Mixed Blessings From A Cambridge Union

Author:

Elizabeth Nneka Anionwu

Title:

Mixed Blessings From A Cambridge Union

Publisher:

Indy

Nataka Books Reviews: 

Mixed Blessings From A Cambridge Union

One of the funniest biographies read recently was Mixed Blessings from a Cambridge Union by Elizabeth Nneka Anionwu.  Some people had trouble pronouncing her name and she recounts: "I have had (has been called) Anio...Ania...what?..Onion?" Some people struggled to say Anionwu, now Dame Anionwu of course.


This is a moving and inspriting biography, a reminder of what the genre should be: it is only worth writing a biography if you have actually achieved something and made a clear difference, produced an new invention, produced new knowledge or created a new movement and society for example. Dame Anionwu had a difficult beginning with the separation from her mother (in the days when mixed race couples and the resulting children were unwanted by some societies), then eventually meeting with her Nigerian diplomat father and the extended family. Her mother never abandoned her and fought hard to get around society's restrictions of the day !


On a personal note, Dame Anionwu had always been hands on, learning by doing through her training as a nurse. When she need to provid added care, that is what launched her reearch interest in sickle cell aneamia ending up with a PhD. Not the other way round where one begins with with post graduate studies then fitting an interest or a practical application later. Hers was always driven by the need to improve other people's lives, and when answers were not readily available, she duly conducted the research and wrote the results up.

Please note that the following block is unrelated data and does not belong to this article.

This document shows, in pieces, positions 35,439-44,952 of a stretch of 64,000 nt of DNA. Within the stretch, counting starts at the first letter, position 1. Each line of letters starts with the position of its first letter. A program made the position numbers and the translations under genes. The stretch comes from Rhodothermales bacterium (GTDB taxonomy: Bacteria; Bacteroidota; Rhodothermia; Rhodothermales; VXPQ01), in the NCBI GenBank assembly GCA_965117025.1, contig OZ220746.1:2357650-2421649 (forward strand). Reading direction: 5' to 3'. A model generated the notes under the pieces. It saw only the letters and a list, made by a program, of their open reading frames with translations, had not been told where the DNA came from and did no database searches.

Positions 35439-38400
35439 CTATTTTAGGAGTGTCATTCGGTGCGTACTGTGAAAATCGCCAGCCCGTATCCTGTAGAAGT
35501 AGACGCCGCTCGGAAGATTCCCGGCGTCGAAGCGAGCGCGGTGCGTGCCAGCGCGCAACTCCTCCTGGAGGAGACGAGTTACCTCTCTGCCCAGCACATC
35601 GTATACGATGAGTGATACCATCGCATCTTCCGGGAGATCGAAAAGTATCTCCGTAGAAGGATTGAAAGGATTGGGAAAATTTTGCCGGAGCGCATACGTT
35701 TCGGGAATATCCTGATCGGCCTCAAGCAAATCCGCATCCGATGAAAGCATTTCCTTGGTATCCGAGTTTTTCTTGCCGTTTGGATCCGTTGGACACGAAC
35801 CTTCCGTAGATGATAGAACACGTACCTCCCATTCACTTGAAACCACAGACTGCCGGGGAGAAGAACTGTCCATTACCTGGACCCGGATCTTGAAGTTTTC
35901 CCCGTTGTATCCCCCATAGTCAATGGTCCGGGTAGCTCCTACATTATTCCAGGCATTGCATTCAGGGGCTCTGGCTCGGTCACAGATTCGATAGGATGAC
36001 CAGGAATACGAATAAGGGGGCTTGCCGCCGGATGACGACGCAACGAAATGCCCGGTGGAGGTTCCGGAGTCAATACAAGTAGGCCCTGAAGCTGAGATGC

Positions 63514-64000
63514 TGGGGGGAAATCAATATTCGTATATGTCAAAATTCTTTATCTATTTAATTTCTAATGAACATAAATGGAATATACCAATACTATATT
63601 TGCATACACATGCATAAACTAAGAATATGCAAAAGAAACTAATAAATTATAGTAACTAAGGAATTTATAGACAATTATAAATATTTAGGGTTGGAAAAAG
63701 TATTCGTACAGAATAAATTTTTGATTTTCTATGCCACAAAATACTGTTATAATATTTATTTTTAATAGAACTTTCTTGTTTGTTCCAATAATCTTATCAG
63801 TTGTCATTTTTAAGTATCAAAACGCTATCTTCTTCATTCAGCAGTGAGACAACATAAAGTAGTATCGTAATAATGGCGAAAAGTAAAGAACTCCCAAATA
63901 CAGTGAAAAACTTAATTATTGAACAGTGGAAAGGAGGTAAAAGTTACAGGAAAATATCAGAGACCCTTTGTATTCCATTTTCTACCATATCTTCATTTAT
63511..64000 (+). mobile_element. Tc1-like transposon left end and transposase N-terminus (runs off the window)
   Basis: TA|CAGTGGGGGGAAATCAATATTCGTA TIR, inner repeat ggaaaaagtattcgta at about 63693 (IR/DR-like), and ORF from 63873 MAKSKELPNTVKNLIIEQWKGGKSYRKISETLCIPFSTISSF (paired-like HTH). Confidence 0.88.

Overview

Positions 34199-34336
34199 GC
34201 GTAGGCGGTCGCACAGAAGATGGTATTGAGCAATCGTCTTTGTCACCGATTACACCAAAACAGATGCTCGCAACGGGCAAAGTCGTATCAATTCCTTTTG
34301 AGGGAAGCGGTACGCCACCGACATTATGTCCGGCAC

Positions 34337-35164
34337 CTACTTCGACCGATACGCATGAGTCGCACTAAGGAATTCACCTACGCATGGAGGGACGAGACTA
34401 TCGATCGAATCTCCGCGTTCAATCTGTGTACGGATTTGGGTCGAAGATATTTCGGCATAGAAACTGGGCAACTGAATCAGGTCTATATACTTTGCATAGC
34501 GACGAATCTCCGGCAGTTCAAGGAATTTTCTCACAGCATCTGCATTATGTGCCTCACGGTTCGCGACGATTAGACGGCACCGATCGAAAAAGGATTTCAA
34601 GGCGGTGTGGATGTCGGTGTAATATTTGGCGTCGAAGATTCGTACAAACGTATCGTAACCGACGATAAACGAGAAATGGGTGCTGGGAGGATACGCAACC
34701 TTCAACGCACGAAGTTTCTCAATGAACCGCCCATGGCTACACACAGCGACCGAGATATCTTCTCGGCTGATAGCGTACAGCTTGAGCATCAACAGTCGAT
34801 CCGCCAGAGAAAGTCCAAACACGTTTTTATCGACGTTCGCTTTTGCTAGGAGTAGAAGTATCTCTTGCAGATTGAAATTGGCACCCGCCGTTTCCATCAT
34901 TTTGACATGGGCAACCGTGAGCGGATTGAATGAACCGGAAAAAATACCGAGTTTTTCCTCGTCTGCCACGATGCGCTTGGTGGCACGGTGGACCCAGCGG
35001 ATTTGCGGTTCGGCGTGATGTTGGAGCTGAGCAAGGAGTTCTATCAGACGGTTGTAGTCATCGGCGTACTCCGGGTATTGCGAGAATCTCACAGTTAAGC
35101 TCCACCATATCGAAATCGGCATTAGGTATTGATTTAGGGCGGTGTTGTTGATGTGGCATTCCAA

It is also the first time we read about Mary Seacole, more prominent in the media these days, but before that, only known by a few compared to Nightingale. Dame Aniounwu campaigned for the statue of Mary Seacole which has resulted in more books about her being published recently. What an achievement as a nurse, a scholar and a campaigner.


The book is thorougly fascinating and the humour Elizabeth Nnkeka employs helps the reader along. You will read this book in a few days because it is impossible to put down after the first few pages. Reminded of two occasions described in the book, one when Nnkena travelled to Paris on a scooter with her suitcase on the side. Such determination ! And naivety of the young. And the other involves the passing of her father and will settlement. Her voice is generous even to those who stand in her way. Not surprised Dame Anionwu has achieved such success. Humble, determined, single minded with a goal ! This book is a gift to all and had it not been written, it would have been a loss not dissimialr to how we forgot Mary Seacole. 


-- Nataka Books Review

Nataka Books Full Review: 

Mixed Blessings From A Cambridge Union

‘Mixed Blessings from a Cambridge Union’ are the memoirs of Professor Elizabeth Anionwu.
It’s 1947 and a clever, sheltered Catholic girl of Liverpool Irish working class heritage is studying Classics at Newnham College, Cambridge. She is the first one in her family to go to university – and then she discovers that she’s pregnant. The father is also a student at Cambridge, studying law. And he is black.